One friar noticed my suffering and said,
'Well, brother, there are many displaced persons in Rome.'
Another told me to tell the visitor that he was in my spot. But I didn't want to bother him so I just sat somewhere else that was vacant, figuring it was the sort of small exercise of humility that my spiritual director always recommends to me.
Yesterday this visitor was not present at Sext and so I took my regular place and left my Italian breviary there. But when I entered the church for Vespers, there he was, already in my place, and with my breviary opened in from of him, prompting a half-joking, half-serious tweet:
A visiting friar took my place in choir, is using my breviary, and is TOUCHING MY RIBBONS. #SerenityNow— CL Sammons, OFM Cap. (@FrCharles) July 10, 2017
This in turn produced a few replies, pointing out to me that maybe this was a un-Franciscan sentiment, not quite in the spirit of sine proprio, that there was perhaps no my in our life, didn't we hold all things in common (which isn't Franciscan but monastic poverty, but the point stands), etc.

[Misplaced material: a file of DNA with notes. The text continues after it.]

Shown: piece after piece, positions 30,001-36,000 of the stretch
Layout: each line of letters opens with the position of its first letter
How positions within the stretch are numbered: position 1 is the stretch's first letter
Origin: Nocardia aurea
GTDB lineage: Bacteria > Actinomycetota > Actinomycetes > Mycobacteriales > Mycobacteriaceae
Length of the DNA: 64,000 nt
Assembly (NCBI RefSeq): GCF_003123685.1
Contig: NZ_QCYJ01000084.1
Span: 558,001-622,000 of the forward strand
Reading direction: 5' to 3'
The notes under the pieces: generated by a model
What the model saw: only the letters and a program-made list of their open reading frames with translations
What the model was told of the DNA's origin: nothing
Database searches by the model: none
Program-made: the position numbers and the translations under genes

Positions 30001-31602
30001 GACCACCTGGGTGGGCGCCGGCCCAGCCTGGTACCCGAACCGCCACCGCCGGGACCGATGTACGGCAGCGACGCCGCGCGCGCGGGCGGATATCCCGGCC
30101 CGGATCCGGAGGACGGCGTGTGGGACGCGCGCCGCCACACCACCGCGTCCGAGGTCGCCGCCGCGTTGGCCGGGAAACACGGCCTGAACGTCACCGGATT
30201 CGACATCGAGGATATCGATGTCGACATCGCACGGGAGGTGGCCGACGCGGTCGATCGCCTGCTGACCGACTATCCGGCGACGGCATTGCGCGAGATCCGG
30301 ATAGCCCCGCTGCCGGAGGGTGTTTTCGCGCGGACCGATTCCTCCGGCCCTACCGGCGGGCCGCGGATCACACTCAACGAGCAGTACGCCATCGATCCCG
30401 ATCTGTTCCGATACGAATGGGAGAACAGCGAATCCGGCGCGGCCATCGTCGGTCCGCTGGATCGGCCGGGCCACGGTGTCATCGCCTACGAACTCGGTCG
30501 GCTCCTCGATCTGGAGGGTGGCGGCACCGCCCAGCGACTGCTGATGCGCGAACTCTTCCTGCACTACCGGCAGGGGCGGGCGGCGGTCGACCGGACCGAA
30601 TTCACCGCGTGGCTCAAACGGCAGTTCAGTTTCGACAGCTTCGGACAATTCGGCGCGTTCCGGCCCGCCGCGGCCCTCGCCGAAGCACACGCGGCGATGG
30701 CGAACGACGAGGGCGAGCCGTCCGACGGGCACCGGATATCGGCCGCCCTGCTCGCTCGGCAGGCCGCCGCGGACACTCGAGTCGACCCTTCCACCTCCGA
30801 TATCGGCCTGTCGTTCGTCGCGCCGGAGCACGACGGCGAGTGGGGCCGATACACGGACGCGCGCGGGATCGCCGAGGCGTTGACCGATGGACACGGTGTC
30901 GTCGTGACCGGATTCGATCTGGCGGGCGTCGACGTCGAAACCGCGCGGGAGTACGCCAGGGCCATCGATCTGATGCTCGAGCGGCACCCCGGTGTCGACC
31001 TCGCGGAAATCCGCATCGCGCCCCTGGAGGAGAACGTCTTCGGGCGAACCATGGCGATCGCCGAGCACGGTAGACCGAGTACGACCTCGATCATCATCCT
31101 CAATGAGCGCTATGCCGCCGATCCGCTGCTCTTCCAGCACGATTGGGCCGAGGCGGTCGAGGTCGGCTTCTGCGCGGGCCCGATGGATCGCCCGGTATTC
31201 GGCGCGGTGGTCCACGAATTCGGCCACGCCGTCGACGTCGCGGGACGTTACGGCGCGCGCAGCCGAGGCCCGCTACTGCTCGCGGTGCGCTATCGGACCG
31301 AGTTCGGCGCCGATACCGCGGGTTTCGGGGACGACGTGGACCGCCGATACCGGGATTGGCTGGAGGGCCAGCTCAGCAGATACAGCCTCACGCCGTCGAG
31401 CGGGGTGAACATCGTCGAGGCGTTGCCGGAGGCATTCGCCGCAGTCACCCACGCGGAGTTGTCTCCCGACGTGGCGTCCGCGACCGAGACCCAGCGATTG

So of course I couldn't help but think of St. Francis as his teaching and behavior is reported to us in the Assisi Compilation:
Another time, when blessed Francis was sitting near a fire, warming himself, the same one spoke to him again about a psalter. And blessed Francis told him: "After you have a psalter, you will desire and want to have a breviary; after you have a breviary, you will sit in a fancy chair, like a great prelate telling your brother: 'Bring me the breviary.'" And speaking in this way with great intensity of spirit, he took some ashes in his hand, put them on his head rubbing them around his head as though he were washing it, saying: "I, a breviary! I, a breviary!" He spoke this way many times, passing his hand over his head. The brother was stunned and ashamed. (104, FA:ED II: 209)